Nothing beats finding your own iris site (well, …). We all need our own personal locality. But finding new localities is hugely challenging and very time-consuming. The scope is vast as this insect is undoubtedly very under-recorded, certainly within its core range. Its national range boundaries are poorly known, and may well be fluid anyway. These last two points largely explain why the Purple Emperor is not a BAP priority species – there is no evidence of any decline, rather the reverse as new sites are now steadily being discovered (e.g. recent discoveries in Hertfordshire and Kent, for example). All this means that Butterfly Conservation has to have higher priorities than the Purple Emperor, though the society does categorise it as a Species of Conservation Concern. Our own aim is simple: we don’t want it a SCC, let alone a BAP species; we want it to be common.
Finding an indolent arboreal butterfly that occurs at very low population density is highly challenging. For a start, we do not yet understand Purple Emperor population structures. It may be that the butterfly occurs in clusters of tiny colonies within well-wooded (or well treed) landscapes, but we simply do not know. Within such a matrix individual colonies flare up, peak, decline and die out. He may well be moving around and moving on quite a bit, though with some longer term colonies.
Recent Doings suggest, strongly, that iris is by no means dependent of forests or large woods, and that a matrix of small woods, copses, tree-lined hedges, scrub and waste land may well suffice. Certainly, the Emperor is not dependent on oak and is not an ‘ancient woodland’ species, occurring readily on neglected scrubbed-up heaths, downland, abandoned meadows etc. that have reverted to scrub woodland. In such places sallow thickets develop, though they tend not to last for long.
Essentially, iris is a butterfly of sallow thickets, not tall oak woodland. Search, then, for places rich in middle aged or old sallows, especially where they occur in dense shady situations, or are shaded by tall trees to the south.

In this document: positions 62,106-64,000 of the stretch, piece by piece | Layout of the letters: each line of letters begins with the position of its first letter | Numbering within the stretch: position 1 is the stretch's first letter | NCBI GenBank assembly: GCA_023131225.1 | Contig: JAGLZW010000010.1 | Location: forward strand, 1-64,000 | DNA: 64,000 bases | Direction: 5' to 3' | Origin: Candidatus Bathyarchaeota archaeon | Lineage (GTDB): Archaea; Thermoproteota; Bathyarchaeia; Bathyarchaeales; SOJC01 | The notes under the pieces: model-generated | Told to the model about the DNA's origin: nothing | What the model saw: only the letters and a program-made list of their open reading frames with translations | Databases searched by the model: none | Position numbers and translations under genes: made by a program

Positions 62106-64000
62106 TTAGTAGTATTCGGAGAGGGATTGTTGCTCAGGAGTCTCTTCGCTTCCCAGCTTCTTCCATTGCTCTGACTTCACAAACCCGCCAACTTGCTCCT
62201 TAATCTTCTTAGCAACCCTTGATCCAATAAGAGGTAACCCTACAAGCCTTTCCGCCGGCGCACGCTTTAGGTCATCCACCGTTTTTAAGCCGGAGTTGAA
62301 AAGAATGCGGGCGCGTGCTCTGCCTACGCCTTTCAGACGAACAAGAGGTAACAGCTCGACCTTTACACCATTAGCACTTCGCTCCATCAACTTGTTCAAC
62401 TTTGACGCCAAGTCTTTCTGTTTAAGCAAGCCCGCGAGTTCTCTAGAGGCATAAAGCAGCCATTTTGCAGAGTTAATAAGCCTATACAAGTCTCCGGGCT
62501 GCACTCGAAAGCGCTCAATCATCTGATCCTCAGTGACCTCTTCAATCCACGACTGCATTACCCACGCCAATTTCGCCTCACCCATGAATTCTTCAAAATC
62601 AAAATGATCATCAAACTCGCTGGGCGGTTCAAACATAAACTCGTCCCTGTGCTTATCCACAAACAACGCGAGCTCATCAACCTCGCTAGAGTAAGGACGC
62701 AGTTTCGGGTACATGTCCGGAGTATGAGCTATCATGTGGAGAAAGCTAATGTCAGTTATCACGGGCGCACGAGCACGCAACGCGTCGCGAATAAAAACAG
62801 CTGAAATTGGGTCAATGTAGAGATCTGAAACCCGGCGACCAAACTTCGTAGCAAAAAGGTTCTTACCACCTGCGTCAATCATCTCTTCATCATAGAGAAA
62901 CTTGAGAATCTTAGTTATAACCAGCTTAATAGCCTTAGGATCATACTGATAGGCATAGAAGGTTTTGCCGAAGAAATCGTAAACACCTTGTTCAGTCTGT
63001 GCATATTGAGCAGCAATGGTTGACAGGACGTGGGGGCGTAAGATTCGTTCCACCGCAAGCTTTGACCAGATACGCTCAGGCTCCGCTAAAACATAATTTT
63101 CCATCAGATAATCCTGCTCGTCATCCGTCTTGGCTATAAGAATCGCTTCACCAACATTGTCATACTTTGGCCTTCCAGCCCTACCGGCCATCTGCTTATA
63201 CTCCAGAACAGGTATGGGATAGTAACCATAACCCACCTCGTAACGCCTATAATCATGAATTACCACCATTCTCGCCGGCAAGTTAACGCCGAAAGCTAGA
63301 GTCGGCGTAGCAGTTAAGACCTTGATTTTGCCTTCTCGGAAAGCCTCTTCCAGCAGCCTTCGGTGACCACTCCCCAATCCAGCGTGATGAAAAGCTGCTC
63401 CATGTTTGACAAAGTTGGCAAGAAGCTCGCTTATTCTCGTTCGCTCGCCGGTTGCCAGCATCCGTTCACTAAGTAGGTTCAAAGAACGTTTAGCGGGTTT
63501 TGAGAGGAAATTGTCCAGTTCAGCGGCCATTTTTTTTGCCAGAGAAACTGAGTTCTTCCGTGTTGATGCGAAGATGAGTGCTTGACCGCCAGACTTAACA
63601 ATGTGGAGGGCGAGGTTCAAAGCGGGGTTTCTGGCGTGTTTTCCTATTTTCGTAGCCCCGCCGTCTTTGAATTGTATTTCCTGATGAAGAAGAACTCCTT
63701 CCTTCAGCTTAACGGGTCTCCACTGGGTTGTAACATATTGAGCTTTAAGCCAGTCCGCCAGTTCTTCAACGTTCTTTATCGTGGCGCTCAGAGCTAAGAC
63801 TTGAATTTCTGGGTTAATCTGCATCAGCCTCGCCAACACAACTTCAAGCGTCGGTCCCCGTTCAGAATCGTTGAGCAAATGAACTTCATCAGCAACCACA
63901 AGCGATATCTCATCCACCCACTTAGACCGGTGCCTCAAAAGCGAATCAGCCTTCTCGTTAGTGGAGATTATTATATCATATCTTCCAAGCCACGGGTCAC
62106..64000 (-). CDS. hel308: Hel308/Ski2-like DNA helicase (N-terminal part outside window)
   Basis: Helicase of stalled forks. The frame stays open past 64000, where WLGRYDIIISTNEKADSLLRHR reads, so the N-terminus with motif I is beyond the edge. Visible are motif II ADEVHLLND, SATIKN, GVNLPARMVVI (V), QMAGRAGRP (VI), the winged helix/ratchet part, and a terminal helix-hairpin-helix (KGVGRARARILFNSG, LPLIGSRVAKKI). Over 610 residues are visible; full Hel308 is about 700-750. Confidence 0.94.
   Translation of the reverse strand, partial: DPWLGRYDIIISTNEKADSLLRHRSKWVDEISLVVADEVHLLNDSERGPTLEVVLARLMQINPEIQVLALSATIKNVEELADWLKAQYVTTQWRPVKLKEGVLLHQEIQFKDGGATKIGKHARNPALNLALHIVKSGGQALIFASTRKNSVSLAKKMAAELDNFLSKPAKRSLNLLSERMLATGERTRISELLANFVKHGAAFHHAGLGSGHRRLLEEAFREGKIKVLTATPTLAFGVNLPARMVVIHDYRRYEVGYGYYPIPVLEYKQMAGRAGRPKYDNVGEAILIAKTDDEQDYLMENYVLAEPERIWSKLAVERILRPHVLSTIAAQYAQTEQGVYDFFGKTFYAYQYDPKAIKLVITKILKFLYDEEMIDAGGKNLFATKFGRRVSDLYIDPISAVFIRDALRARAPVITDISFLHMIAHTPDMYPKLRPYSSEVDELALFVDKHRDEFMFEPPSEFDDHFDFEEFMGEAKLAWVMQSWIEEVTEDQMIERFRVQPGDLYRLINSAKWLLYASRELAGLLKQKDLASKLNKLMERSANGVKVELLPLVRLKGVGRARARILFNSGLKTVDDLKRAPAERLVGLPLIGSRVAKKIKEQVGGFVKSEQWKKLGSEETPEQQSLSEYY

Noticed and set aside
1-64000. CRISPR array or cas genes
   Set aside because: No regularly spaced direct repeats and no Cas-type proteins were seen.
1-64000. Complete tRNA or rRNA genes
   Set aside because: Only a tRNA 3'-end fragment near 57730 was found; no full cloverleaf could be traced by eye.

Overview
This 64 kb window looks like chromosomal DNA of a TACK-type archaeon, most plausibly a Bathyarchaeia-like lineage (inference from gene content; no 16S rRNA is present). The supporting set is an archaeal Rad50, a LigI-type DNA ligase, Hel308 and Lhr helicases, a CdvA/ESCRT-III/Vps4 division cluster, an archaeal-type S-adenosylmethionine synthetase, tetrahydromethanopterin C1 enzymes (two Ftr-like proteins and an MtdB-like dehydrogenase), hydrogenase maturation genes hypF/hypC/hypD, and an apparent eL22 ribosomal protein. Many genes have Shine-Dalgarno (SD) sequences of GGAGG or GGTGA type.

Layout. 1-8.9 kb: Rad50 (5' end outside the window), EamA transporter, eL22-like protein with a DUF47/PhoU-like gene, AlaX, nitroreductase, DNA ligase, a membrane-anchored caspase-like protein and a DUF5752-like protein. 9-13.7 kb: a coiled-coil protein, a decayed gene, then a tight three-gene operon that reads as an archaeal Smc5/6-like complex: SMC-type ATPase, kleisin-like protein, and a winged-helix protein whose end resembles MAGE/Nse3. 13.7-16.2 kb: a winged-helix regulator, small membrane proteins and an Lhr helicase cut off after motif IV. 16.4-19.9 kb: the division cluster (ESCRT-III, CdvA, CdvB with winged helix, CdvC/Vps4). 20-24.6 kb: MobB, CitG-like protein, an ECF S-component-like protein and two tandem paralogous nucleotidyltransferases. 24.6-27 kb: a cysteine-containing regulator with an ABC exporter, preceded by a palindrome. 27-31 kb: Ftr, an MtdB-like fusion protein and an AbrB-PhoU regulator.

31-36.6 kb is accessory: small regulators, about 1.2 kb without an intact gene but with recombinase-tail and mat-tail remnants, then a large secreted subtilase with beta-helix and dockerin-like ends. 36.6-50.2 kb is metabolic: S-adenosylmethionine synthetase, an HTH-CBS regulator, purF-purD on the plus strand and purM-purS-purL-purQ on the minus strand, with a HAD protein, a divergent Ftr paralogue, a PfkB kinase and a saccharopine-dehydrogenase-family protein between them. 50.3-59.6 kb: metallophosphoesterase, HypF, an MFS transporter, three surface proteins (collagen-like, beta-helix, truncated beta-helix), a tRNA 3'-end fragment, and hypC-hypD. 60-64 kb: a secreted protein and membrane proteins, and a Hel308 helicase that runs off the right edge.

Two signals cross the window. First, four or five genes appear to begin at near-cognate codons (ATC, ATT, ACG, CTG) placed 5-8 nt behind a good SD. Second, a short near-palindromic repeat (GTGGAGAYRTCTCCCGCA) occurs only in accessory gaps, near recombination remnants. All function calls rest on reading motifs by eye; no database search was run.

There is no sound survey technique, and it may be that a combination of some or all of the following is necessary:-
Searching for exploring males in the mid to late morning. At many (but not all) sites, the males frenetically search the tops of sallow brakes and of sallow-rich scrub along ride edges in mid to late morning. This activity may be combined with visiting the ride surface for sustenance.
- Later, around noon, males sail around the crowns of trees. We usually associate this behaviour with the upper reaches of oak trees, really because of the long history of oak plantation.
- 'Master Trees'. These exist in and around woods on uneven ground and are essentially sheltered high points, particularly on the north-east or east side of stands of tall trees that provide shelter from dominant winds. Some are along wood edges, especially north and east edges. Often you are looking into the sun at 'Master Trees'. Look at contours on 1:25000 scale maps and aerial maps on Google Earth, but activity may be highly localised. Above all, search for areas of still air in glades surrounded by tall trees, and follow your intuition. ’
- ‘Oak-edging’. Sometimes, males patrol, almost ceaselessly, along lines of tall oaks to the immediate west of young plantations rich in sallow scrub. They do this from late morning through to about 2pm. This activity may be a phenomenon of strong colonies. Again, you are mainly looking into the sun.
- Females. Hanging around in glades surrounded by tall sallows waiting for laying females can pay dividends. Females can be seen laying on isolated sprays under the main canopy, and low on dangling sprays in heavy shade. They are most active from 12.00-3pm.
Searching for eggs and young larvae. You need to look on the uppersides of sallow leaves that are mid green in colour, are soft, and have non-glossy upper surfaces. Such leaf characteristics are found in quite heavy shade, from 4’ upwards. Larvae are found almost exclusively on the tips of leaves, especially those that curl down a bit. The feeding marks, on either side of the leaf tips, become prominent during September and October, making that a good survey period. Concentrate on Goat Willow Salix caprea
If you find a new colony please report it to your local BC branch, and let the land owner know.